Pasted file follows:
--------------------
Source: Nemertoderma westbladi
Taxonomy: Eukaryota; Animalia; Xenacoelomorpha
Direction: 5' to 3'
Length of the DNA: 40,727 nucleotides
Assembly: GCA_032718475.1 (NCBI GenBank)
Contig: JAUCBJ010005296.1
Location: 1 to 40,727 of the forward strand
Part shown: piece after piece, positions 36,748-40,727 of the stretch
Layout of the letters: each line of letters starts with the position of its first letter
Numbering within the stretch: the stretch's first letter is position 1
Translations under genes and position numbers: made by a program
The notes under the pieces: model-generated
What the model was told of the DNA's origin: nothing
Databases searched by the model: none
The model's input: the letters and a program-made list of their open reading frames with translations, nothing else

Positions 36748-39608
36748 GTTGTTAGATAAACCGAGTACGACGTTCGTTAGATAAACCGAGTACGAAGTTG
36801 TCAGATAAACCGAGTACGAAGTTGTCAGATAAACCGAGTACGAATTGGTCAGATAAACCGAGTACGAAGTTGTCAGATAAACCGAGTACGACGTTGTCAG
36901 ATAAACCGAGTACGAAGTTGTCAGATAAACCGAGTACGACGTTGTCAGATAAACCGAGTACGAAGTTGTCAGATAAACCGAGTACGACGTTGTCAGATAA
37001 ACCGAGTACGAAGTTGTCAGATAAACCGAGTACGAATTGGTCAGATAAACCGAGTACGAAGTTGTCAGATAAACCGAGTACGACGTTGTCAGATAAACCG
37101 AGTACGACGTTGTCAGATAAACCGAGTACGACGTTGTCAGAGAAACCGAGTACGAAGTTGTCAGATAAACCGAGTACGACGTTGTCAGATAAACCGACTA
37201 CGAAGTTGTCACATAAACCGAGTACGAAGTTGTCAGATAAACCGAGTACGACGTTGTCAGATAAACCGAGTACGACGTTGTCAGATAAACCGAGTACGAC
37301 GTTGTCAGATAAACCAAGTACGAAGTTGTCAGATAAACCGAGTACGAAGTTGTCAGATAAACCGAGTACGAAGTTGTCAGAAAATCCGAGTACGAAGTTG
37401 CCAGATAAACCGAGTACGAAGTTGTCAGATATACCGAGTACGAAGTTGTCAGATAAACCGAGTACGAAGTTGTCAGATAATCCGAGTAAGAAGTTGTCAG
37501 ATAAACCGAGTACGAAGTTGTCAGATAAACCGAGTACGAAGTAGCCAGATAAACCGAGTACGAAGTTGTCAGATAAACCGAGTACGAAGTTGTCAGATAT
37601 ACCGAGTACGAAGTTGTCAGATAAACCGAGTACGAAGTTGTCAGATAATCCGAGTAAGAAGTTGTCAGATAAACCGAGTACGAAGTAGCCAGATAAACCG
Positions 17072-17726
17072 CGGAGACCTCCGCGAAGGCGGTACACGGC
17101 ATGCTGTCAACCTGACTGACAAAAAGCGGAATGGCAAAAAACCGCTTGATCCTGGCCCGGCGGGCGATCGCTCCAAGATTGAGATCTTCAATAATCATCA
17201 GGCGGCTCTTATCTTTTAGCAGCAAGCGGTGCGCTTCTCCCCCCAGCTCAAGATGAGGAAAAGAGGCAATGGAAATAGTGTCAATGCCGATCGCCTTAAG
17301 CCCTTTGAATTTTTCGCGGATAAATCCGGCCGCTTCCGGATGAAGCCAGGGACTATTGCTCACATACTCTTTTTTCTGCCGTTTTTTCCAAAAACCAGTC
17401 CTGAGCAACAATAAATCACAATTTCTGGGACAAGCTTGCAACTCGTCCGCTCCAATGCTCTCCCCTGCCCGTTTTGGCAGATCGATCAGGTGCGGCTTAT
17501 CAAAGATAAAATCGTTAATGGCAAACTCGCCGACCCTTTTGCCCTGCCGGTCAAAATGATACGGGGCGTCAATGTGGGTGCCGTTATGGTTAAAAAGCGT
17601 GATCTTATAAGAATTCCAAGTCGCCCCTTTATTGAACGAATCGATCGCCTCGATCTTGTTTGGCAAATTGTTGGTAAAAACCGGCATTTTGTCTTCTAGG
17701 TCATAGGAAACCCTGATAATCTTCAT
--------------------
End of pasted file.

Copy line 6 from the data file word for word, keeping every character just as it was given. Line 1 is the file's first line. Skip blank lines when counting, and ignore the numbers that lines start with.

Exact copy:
Contig: JAUCBJ010005296.1